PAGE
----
Then the rains started—the great deluges of twenty o’ something. And because of some major DIY construction on the part of a neighbor, our backyard became the reservoir pond for the immediate area, off and on again for approximately two years, and the garden, along with the our recently finished basement, were washed away.
So much for all that sweat and labor and sweet reward (in tomatoes, cucumbers, and kale, among other growing things). So much for a relatively quick fix for depression. I didn’t have the heart to garden anymore, now that my garden was trashed.
(Again, I am struck by my own limitations.)
So that first spring when Concilia and Severino appeared in our driveway, I immediately said, “Take my garden, please.” And they did, with ease and graceful confidence. They grew, and still grow, legumes in the backyard—shelly beans, we call them–several rotations of this crop each season, which Concilia harvests and then carries regally down the incline of our driveway and away, in a big black Hefty bag, balanced like an enormous crown on her head. She freezes the beans, and they eat them throughout the year.
Severino, by the way, is the source of most communication. We speak to each other in French, mostly, and a little English. Severino is fluent in French. I am better at French than I am in Swahili and Kirundi, his other languages, which is to say, I remember enough from high school to get by. (Barely.) Concilia and I speak to each other mostly in gestures and facial expressions.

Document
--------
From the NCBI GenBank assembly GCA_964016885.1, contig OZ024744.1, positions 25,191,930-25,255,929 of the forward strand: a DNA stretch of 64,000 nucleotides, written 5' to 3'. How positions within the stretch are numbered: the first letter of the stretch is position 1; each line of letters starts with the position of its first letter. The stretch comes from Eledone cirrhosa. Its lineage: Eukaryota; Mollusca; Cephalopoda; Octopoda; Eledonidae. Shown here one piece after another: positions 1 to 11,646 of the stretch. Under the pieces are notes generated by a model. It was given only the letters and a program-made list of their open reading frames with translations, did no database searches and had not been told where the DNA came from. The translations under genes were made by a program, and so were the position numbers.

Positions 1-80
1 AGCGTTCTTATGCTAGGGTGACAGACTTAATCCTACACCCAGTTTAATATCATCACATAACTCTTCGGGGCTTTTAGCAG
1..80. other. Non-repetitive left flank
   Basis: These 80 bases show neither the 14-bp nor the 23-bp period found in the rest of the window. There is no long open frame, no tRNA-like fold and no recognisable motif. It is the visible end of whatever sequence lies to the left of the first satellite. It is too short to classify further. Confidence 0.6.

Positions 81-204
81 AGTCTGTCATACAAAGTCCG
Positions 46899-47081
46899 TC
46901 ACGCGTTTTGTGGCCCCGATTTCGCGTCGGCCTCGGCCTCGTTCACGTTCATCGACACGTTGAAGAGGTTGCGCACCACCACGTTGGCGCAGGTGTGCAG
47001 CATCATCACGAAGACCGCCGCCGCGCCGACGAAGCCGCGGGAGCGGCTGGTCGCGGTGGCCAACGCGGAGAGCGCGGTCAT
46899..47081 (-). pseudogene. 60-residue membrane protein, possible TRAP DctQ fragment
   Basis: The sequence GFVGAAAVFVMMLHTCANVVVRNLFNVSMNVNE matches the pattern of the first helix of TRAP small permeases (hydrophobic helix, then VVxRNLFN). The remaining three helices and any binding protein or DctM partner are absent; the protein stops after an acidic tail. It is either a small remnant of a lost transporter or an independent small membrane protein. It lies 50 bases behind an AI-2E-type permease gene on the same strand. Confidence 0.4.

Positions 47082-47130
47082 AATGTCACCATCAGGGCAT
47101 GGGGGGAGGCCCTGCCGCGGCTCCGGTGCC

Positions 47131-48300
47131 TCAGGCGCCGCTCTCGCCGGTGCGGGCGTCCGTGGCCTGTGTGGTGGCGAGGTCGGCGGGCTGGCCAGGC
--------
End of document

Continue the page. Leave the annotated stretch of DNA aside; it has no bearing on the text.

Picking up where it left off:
So they grow protein. Enough to feed a little family. Practical and filling—where I once had edible flowers and herbs, along with a few less decorous plants–the little seedlings springing up with their heart-shaped leaves in neat rows, growing vigorously, producing enough to share–for Concilia and Severino do offer us a portion, enough for a couple of pots of beans for my family, which sometimes, when we’re lucky enough, they’ll come over and cook, and then join us for dinner. (We provide the wine.)
Every year before this year, around about April, Concilia knocks on the door and asks if she can work in “her garden.” I say, yes, of course. But this year, she didn’t bother to ask, and that made me happy indeed.
I think about Concilia, working away like this, when I am working away at my writing. A neat row of seeds, a neat row of words. It’s not so different, really, at all, laying one down after the other, bowed over, step by step, working away. Concilia, when she comes to work in her garden, always kicks off her shoes. She gardens barefoot, like she’s working sacred, broken ground. It’s not so different at all, our work a lifeline to who we were and are and will be. Our work a prayer.
Concilia is much more than a little bit an inspiration to me.
*Pretty lame excuse, if you ask me. I mean, most days have the potential to be as full as any holiday, it often seems.
**This may not seem different than #2, but in fact, it is, at least for me. I can be exhausted, when it comes to language, but still have things to say. Just not the energy to say them. But this was different. This was a kind of null and void feeling. Emptiness. I could eek out social media posts now and then, and maintain conversations in real-life-time with the people I love. But. That. Was. It.